Languages of The Philippines

Some Intriguing Info About the Languages of the Philippines

Philippines has over a hundred native languages, believed to be in use since 30,000 years when the first aboriginal people arrived here. Know more about some of the important languages of the Philippines in this ScienceStruck article.
ScienceStruck Staff
Last Updated: Mar 26, 2018
The Republic of the Philippines is located in Southeast Asia. It is made up of 7,107 islands and its capital city is Manila. There are around 170 languages used in Philippines, which belong to the Austronesian language family. On 12th November, 1937, the First National Assembly created the National Language Institute, on the direction of the 1935 Constitution to "take steps towards the development and adoption of a common national language based on one of the existing native languages."
Among the many languages, English and Filipino are considered to be official and there are at least ten other major languages spoken all over the Philippines. All the rest are considered as either minority or extinct languages.
English
English is the official language of the Philippines. This language was brought to Philippines by the British invaders in 1762. English became important under the U.S. rule between 1898 and 1946. Being the official language it is used predominantly in all government and educational institutions. All major media houses also use English for their publications.
Filipino
The 1987 Constitution declared Filipino as official language along with English. Filipino is used as the lingua franca in all parts of Philippines. The armed forces as well as the civil services prefer using Filipino over English. It also has the privilege of being the only national language that was to be "developed and enriched on the basis of existing Philippine and other languages" as per the 1987 Constitution.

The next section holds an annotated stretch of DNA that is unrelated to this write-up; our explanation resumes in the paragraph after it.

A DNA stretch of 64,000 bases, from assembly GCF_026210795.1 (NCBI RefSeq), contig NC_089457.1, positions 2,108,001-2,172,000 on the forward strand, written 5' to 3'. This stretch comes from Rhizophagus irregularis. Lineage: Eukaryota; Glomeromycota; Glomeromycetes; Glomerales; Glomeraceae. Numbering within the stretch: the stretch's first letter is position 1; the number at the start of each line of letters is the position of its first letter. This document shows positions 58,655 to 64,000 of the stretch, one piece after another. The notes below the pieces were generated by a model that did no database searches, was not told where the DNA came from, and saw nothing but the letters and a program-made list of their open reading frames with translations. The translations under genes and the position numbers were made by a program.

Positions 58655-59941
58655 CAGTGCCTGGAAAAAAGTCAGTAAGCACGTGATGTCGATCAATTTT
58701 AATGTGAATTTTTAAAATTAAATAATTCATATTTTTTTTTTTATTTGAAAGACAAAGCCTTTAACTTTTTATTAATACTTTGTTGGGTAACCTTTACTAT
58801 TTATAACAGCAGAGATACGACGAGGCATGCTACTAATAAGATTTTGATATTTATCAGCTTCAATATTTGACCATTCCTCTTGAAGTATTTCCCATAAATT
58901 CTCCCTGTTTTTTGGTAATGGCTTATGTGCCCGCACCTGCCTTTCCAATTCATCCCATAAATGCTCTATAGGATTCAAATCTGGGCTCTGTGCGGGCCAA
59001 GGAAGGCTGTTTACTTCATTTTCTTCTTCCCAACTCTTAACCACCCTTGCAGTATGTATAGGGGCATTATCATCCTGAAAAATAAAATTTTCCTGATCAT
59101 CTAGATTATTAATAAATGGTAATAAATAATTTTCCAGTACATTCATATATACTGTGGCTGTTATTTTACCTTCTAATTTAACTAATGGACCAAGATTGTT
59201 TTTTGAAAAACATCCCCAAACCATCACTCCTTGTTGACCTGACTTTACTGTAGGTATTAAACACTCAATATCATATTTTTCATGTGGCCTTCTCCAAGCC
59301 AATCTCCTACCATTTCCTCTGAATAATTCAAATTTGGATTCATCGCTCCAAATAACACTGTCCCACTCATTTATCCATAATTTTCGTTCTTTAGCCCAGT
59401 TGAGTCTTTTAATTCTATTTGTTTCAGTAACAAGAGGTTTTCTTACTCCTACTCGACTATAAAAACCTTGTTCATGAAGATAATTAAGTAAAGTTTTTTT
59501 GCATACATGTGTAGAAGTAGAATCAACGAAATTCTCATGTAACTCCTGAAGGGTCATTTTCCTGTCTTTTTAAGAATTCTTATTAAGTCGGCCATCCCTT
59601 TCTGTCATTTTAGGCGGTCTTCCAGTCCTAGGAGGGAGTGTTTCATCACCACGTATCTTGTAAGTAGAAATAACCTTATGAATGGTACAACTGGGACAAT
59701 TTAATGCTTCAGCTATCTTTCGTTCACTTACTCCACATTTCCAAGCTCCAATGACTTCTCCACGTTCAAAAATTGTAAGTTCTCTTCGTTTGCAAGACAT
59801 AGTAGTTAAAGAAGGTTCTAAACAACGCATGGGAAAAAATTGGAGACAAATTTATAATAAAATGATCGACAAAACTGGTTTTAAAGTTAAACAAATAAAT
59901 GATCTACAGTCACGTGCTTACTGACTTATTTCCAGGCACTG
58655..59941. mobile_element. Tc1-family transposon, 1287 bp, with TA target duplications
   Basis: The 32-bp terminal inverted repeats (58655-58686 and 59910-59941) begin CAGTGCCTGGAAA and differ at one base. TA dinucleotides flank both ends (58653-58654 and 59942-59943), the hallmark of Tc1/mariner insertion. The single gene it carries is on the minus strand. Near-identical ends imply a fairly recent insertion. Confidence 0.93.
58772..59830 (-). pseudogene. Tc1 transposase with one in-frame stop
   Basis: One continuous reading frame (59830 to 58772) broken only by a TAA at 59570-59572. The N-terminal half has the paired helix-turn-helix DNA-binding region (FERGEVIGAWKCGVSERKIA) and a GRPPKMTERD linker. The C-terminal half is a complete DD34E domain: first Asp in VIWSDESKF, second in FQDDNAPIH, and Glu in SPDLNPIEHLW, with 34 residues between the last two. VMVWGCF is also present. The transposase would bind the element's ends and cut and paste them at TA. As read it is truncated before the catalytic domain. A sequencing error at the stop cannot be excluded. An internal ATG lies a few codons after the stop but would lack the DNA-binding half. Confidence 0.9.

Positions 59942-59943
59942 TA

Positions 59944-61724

Spanish
The Spanish Conquistador Miguel López de Legazpi introduced Spanish in Cebu, in 1565. Spanish was used in education, religion, trade, and politics; and by the 19th century it was combined and used with all local dialects. Free public education was provided solely in Spanish from 1863, to further promote its use. However, in 1973 it was no more considered as the official language and its use was restricted mainly to Metro Manila, IloIlo, and Cebu by Filipino-Spanish mestizos and Spanish families.
Japanese
The Japanese have been migrating to Philippines since 1200 A.D. A large community of Japanese speaking people reside in Davao city.
Malay
Most of the verbs and nouns used in the Philippine languages have originated from Old Malay. Philippine people are heavily influenced by the culture of Old Malay and Indonesia. Malay is the lingua franca among the Muslim population in southern Philippines.
Chinese
Mandarin Chinese was brought to Philippines by the immigrants from the Fujian, China. The Lan-nang-oe dialect of China is still widely spoken by the country's resident Chinese descendants and other groups due to inter-marriage of the Guangdong Chinese people. Some Filipinos also speak Cantonese, which is another dialect borrowed from China.
Arabic
Like Malay, Arabic is predominantly spoken by the Muslims and has been used as a sacred (liturgica) language since 14th Century. It is a medium of instruction in the madrasas (Islamic center of education). In 1987, the constitution approved the use of Arabic to be promoted on a voluntary basis.
Besides the languages mentioned above, following six regional languages are the official languages of their respective regions:
Tagalog: This is derived from tagailog; tagá means native of and ílog meaning river. It is an Austronesian language which forms the basis of the national and official language Filipino.
Ilokano: This originates from i-, which means from and looc meaning cove or bay. It is the third most spoken secondary language used by more than two million natives.
Cebuano: This is the most widely spoken member of the Visayan (Central Philippines) language family. Its name is derived from the Island of Cebu, the second largest metropolitan area of the country.
Tausūg: This also belongs to the Visayan languages, which is spoken in Sulu, Philippines and also in Malaysia and Indonesia by the Tausūg people.
Kapampangan: This is derived from the word pampang which means river bank. It is also spelled as Capampan͠gan and is one of the major languages of the Philippines.
Kinaray-a: This is derived from the word iraya, referring to a group of people residing in the mountain areas of the province. It belongs to the Visayan language family and is spoken mainly in Antique Province in the Philippines.
There are many more native languages spoken in the Philippines, whose origins are still not well-known. Every language still spoken here, truly reflects the varied ethnicity of this nation, and efforts on the part of the National Language Institute and others to ensure that the ancient languages are preserved and not lost by the onslaught of modernization.